the final rule. ``Detections'' as cited in the document are not 
``electrocutions.'' Reports of gartersnakes detected during 
electrofishing may be misleading because it is unclear if those 
attributed to Hellekson (2012, pers. comm.) were during surveys for 
fishes or for reptiles and amphibians, while detections reported by 
Pettinger and Yori (2011) apparently were during surveys for Chiricahua 
leopard frog and not for fishes. Lastly, the references cited where 
gartersnakes were detected via electroshocking referred to fisheries 
surveys; electroshocking is not a recognized method for aquatic 
herpetofauna surveys. We amended the text in this final rule under the 
heading ``Risks to Gartersnakes from Fisheries Management Activities,''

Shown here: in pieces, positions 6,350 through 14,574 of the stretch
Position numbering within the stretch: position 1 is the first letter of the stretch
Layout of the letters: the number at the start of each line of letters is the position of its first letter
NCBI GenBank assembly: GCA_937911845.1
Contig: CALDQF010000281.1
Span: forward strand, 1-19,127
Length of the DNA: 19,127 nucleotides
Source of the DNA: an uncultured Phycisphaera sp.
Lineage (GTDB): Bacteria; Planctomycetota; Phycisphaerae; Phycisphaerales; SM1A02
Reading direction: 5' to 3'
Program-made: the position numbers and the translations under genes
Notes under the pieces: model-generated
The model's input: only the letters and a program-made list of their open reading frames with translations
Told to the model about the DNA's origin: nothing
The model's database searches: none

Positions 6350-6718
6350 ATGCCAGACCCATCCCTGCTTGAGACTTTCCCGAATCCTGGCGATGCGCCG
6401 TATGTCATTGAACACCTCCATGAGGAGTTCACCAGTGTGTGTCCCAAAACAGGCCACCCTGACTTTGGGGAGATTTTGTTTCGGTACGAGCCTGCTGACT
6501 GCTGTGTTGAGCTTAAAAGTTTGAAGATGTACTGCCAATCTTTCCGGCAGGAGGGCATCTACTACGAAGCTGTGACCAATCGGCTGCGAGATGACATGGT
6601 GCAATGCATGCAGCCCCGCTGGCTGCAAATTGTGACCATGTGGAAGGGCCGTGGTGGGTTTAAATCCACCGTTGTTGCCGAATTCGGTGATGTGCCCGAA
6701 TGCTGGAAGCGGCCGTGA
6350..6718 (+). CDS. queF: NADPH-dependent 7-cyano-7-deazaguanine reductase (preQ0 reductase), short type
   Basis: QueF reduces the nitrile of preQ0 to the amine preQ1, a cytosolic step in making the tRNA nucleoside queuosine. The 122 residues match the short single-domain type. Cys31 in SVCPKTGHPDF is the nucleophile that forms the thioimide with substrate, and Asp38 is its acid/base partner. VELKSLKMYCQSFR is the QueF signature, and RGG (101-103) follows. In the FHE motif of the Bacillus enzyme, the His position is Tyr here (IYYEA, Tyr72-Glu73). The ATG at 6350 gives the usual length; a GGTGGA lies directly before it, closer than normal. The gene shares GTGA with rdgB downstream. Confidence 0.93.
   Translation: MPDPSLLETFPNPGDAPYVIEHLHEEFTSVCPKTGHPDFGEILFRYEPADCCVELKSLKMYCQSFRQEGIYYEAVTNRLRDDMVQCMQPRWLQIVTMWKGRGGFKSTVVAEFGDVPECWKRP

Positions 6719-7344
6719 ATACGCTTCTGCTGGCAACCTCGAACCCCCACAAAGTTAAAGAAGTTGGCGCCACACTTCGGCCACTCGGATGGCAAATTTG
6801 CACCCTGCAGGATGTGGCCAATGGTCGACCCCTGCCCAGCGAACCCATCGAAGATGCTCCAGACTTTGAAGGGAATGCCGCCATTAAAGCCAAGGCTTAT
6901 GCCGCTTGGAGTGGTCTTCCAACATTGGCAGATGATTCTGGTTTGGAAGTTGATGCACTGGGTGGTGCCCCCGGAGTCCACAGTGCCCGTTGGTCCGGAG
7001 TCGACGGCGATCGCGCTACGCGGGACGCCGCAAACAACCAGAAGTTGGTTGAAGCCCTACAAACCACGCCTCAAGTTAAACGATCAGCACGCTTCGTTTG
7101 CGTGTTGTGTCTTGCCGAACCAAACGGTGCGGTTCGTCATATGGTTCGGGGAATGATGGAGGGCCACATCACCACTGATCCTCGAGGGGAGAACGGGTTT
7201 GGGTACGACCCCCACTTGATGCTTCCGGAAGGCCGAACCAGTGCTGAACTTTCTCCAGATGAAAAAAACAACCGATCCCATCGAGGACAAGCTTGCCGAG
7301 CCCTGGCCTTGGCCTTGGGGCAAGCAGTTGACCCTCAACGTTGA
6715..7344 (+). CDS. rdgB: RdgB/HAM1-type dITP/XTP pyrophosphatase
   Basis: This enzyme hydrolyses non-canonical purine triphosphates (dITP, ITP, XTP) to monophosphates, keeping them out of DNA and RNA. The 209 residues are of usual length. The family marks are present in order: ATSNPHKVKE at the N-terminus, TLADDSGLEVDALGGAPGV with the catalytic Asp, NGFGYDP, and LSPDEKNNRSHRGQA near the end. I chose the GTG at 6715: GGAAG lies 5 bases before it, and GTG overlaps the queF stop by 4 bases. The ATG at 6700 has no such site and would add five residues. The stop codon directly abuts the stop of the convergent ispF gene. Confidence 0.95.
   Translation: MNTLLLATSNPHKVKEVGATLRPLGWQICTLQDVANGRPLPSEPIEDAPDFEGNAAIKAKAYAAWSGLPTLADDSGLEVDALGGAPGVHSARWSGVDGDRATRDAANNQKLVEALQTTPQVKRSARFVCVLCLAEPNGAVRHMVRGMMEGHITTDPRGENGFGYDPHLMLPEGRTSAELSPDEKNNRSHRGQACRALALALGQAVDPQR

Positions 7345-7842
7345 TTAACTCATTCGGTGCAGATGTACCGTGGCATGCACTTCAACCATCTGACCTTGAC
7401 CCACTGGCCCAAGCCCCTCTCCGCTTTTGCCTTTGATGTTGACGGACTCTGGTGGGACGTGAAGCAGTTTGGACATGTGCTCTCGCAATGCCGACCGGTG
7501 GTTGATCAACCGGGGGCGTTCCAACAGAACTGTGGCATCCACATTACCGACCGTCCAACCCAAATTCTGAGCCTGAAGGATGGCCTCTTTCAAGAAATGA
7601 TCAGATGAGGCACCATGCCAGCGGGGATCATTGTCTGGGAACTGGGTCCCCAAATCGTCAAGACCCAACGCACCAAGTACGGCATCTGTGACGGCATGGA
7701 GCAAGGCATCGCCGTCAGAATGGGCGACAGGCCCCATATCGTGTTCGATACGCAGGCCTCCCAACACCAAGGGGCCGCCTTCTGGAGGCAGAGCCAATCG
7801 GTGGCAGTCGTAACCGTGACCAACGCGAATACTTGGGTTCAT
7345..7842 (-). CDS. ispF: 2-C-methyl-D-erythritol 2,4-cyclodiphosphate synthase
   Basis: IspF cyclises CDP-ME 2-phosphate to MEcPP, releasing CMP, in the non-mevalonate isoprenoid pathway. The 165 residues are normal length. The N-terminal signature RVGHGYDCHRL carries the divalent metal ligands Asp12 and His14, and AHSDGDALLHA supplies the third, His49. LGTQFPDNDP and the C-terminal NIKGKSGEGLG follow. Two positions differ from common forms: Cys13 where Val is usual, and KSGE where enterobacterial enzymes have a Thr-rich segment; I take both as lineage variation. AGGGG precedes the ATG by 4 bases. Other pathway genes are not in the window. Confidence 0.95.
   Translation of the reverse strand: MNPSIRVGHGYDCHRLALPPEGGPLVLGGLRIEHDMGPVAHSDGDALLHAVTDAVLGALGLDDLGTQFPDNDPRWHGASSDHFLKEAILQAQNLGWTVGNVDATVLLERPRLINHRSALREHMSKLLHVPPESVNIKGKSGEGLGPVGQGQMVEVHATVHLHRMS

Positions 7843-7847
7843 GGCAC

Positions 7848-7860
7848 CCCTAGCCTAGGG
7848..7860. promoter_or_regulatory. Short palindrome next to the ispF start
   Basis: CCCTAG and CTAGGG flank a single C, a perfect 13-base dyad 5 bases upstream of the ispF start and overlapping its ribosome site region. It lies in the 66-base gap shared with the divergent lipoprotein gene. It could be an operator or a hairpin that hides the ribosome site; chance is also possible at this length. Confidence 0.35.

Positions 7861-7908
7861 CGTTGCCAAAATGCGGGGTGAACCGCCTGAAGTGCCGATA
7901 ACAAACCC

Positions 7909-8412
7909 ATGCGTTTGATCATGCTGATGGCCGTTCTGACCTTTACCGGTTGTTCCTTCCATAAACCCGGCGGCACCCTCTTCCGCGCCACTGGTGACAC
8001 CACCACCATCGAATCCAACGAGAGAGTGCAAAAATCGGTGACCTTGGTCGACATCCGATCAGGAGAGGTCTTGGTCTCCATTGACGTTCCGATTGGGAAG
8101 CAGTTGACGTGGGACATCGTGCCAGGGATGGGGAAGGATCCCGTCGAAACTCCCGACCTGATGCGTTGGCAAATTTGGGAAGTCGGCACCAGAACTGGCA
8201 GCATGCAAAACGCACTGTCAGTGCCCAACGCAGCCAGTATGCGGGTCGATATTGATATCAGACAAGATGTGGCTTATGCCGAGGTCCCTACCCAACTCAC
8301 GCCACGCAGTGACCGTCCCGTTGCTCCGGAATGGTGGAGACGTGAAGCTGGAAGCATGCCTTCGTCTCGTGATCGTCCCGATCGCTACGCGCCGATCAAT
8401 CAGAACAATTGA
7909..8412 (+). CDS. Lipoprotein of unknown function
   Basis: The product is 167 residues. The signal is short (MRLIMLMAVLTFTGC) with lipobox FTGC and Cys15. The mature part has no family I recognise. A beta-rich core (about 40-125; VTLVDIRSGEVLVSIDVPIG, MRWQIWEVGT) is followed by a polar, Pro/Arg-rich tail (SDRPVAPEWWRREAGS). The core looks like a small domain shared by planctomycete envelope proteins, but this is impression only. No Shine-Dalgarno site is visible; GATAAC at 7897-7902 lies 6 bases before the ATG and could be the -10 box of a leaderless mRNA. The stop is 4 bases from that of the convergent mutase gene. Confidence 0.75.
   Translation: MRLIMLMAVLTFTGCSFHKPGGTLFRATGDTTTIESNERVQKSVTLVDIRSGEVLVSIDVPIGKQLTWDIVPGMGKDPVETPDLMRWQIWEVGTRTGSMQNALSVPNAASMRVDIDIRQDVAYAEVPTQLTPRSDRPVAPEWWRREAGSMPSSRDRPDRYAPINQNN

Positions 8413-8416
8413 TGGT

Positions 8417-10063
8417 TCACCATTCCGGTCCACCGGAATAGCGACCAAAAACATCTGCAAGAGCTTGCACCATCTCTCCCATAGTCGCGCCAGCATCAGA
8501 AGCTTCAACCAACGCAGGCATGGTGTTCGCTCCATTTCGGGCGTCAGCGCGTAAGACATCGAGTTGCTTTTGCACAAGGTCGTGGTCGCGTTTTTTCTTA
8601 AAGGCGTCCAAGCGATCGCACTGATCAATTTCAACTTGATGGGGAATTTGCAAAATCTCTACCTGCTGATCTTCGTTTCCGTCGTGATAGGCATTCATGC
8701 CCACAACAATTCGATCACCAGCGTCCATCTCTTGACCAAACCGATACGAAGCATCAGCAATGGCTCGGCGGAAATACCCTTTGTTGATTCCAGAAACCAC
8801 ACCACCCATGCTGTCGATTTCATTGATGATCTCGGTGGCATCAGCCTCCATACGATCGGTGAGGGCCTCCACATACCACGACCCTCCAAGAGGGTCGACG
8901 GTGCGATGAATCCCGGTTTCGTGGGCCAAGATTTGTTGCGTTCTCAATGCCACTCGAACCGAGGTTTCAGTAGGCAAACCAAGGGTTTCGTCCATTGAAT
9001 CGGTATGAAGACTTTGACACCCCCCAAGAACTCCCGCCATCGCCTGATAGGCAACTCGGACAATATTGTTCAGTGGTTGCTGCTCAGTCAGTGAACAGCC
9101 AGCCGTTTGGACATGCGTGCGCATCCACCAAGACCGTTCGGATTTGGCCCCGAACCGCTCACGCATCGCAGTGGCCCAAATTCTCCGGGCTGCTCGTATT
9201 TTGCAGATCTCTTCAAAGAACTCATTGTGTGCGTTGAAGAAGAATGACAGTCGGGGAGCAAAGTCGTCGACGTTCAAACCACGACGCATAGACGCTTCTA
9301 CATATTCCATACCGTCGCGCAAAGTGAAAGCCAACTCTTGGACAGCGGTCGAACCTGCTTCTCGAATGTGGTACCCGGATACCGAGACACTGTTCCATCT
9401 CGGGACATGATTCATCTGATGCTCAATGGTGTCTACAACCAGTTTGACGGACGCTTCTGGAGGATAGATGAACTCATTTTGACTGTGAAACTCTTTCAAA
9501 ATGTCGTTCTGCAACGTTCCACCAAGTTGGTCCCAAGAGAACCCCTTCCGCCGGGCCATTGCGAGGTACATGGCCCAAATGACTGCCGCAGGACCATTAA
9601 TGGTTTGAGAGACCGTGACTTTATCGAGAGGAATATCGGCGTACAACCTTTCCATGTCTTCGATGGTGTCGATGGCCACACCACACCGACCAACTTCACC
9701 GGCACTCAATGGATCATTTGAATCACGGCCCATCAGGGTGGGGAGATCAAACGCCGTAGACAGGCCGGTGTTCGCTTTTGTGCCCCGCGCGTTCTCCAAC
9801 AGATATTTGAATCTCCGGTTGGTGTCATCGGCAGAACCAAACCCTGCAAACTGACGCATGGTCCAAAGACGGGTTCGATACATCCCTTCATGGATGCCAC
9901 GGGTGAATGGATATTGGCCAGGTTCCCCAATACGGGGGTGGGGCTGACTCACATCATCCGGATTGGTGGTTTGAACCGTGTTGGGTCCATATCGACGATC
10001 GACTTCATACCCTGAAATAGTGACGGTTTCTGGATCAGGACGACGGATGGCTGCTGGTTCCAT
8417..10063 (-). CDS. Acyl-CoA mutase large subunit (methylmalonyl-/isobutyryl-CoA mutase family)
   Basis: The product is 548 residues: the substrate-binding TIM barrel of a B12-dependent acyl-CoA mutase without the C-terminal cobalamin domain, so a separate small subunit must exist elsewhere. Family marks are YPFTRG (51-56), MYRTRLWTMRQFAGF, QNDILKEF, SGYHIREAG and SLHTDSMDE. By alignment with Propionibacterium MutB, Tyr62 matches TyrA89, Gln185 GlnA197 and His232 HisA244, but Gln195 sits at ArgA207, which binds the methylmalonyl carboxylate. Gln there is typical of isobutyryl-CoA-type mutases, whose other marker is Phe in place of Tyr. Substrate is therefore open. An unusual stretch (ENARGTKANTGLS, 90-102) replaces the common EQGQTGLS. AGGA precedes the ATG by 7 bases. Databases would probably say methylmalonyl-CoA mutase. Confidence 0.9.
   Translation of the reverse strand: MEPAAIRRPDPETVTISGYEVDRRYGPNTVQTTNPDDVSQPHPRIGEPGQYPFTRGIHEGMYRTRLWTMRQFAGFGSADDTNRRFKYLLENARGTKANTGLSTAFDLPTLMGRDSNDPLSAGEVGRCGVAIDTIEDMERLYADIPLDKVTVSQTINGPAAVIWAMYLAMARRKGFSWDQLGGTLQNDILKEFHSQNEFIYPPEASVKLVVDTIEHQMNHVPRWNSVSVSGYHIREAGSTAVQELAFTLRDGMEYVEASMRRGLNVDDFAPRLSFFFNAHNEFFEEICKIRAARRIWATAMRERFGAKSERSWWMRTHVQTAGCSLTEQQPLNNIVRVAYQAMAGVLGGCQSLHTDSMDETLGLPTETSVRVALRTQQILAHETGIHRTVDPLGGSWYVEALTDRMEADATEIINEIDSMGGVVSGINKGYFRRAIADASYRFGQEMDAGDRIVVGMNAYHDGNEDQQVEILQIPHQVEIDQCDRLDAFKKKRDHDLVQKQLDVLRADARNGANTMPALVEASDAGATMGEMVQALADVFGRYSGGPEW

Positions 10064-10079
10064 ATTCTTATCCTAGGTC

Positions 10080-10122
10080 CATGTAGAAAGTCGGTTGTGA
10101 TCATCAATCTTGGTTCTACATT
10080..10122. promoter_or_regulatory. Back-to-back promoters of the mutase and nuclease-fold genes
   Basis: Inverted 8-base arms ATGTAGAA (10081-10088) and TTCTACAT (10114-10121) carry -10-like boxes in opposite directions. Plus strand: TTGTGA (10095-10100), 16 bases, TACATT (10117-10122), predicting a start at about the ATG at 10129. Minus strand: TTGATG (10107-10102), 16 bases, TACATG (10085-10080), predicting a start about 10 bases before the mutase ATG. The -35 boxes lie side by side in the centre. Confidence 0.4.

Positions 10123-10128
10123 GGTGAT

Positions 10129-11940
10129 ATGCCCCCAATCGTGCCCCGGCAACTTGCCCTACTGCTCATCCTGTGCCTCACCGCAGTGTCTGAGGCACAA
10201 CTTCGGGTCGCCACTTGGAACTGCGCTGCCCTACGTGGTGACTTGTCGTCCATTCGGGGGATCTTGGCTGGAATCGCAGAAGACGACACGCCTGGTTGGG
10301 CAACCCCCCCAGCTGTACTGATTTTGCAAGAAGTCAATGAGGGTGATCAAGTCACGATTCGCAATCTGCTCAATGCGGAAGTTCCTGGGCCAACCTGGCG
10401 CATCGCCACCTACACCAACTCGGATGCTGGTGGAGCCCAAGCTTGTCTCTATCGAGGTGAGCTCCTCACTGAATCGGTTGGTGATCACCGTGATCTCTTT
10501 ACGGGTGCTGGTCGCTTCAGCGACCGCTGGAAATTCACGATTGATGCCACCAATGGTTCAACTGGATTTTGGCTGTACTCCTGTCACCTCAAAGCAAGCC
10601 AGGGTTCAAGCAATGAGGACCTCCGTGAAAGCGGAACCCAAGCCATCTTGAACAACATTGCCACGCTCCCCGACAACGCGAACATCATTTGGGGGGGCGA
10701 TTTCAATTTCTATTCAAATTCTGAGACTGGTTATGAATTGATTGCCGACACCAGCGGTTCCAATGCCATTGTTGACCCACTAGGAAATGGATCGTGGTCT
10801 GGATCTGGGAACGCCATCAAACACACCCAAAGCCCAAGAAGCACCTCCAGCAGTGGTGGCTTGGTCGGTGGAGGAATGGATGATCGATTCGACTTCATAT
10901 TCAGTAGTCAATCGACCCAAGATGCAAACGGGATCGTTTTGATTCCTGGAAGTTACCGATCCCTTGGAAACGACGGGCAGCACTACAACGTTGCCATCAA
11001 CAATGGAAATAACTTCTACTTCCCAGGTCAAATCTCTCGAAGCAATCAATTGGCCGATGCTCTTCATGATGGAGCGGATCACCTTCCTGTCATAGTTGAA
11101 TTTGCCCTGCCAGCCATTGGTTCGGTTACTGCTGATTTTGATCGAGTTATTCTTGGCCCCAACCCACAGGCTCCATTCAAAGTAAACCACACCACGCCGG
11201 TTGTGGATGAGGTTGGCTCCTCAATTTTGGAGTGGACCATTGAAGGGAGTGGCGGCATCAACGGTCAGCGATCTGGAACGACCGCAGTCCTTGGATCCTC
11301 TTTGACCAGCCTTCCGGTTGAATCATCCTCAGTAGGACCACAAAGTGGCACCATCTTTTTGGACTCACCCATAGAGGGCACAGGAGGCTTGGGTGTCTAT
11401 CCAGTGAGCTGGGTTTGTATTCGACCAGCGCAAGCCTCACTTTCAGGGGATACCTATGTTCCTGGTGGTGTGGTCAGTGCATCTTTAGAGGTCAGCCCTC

subheading ``Mechanical Methods'' to better communicate our assessment 
of the potential effect of electrofishing surveys on gartersnakes.
    Comment 14: The term ``self-baiting'' is rarely if ever used by 
fisheries professionals in reference to wire minnow traps.
    Our Response: We used the term ``self-baiting'' with respect to how 
these types of mechanical traps work for gartersnake surveys, which is 
indeed through the function of self-baiting with minnows, amphibian 
larvae, etc. However, the term's use in discussing the use of these 
traps for fisheries surveys was inaccurate, and the term has been 
removed from the sentence where it was used in the proposed rule.
    Comment 15: The proposed rule provides two references documenting 
examples of gartersnakes that drowned in wire minnow traps. One 
reported from Holycross et al. (2006) and the other from Boyarski 
(2011). Holycross et al. (2006) never mentions the word ``drown'' in 
their report. It is also noted that these few minnow-trap related 
fatalities occurred during surveys specifically to capture 
gartersnakes, that is, the investigators were targeting gartersnakes 
with this effort. The inadvertent capture of a gartersnake is an